And those are not the negotiations under way in Geneva to take a so-called "first step" toward ensuring Iran does not develop nuclear weapons.  So, Kerry says there is no talk of whether Iran might ultimately retain some level of enrichment.

"That certainly will not be resolved in any first step, I can assure you," he said.

Speaking to reporters this week following talks with Australian Foreign Minister Julie Bishop, Kerry said uranium enrichment under the non-proliferation treaty "depends on the standing of that particular nation" with respect to existing international obligations.

Bishop said Iran is not yet at that stage.

"We're not at a stage where Iran has convinced us that its use is for peaceful civilian purposes.  Should it get to that point, then of course the appropriate international safeguards and protocols would apply as they would to any other country in that situation," said Bishop.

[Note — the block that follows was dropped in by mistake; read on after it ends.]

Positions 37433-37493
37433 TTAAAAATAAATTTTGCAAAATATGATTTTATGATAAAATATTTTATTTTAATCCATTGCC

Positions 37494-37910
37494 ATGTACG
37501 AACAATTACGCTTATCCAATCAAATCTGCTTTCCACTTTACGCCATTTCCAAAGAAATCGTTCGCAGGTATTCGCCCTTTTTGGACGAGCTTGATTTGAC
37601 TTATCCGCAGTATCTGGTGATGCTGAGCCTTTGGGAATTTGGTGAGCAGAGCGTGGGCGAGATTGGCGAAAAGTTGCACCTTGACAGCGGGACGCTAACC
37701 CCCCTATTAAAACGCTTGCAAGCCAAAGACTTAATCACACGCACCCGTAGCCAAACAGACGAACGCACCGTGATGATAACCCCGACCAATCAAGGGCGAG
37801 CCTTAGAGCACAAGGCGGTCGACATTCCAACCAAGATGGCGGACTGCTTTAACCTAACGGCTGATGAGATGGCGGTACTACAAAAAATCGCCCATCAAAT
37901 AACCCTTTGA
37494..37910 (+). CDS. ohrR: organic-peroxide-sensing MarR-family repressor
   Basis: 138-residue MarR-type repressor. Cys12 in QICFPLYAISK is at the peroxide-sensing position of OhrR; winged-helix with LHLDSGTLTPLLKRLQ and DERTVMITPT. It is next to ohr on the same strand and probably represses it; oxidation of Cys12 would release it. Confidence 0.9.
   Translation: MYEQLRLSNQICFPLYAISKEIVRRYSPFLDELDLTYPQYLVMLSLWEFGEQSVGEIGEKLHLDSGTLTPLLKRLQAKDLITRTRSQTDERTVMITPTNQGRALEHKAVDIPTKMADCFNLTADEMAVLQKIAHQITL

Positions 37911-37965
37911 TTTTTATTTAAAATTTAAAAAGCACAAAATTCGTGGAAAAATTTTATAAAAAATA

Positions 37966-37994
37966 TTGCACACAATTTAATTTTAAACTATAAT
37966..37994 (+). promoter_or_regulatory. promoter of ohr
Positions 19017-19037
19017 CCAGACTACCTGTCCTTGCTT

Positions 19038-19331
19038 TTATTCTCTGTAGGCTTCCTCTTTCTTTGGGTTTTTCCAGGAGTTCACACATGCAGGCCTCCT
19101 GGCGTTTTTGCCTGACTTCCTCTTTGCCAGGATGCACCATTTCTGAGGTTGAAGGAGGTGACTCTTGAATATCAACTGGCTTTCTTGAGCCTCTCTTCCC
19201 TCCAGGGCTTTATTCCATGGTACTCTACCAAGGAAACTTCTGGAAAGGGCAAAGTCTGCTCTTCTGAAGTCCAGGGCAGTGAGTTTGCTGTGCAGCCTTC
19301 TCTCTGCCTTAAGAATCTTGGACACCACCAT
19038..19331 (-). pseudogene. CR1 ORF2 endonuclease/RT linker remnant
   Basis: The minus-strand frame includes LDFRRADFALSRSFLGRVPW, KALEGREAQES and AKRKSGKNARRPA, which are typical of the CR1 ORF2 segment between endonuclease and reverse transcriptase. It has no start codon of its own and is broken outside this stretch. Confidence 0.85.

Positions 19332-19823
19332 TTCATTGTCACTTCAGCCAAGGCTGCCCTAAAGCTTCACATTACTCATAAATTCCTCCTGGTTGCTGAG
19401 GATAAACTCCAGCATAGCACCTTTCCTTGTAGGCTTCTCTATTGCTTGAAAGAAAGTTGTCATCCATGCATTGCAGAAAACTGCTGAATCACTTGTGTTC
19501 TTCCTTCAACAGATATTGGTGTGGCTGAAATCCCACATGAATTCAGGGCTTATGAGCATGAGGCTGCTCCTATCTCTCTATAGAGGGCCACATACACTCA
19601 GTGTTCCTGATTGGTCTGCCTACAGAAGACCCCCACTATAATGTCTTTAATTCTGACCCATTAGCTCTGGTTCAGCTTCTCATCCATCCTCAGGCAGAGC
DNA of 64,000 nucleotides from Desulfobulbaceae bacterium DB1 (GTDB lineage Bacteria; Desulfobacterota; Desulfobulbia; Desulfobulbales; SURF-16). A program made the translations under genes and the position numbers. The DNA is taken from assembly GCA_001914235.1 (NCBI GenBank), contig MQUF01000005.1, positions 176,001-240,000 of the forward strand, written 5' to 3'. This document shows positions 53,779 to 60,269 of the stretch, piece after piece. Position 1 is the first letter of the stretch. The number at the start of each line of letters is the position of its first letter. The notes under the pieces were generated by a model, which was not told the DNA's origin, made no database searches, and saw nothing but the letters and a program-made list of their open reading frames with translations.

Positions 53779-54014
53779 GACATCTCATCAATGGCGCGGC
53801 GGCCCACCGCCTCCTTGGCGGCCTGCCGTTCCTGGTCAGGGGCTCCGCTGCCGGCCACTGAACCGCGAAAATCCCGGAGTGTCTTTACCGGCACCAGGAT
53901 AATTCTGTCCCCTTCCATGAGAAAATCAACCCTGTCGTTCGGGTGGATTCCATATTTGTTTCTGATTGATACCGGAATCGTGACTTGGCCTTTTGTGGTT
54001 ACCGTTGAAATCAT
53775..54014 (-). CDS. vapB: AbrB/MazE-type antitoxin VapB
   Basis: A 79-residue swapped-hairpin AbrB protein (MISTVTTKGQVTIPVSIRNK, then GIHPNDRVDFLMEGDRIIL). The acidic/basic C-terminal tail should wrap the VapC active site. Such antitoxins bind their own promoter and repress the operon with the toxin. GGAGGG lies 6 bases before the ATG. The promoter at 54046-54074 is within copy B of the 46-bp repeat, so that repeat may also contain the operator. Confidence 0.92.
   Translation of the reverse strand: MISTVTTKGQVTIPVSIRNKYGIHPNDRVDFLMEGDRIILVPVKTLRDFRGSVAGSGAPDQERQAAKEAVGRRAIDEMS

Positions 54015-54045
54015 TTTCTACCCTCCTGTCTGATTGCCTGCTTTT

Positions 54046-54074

Nuclear negotiators are especially concerned about Iran's enrichment of uranium to 20 percent, which is just a few steps short of weapons-grade levels.  Throughout this process, Iran has maintained that it has no intention of developing an atomic bomb but needs to maintain domestic uranium enrichment for scientific research.

You May Like

Scotland Vote Raises Questions of International Law

Experts say self-determination, as defined and protected by international law, confined narrowly to independence movements in process of de-colonization More

Whaling Summit Votes to Uphold Ban on Japan Whale Hunt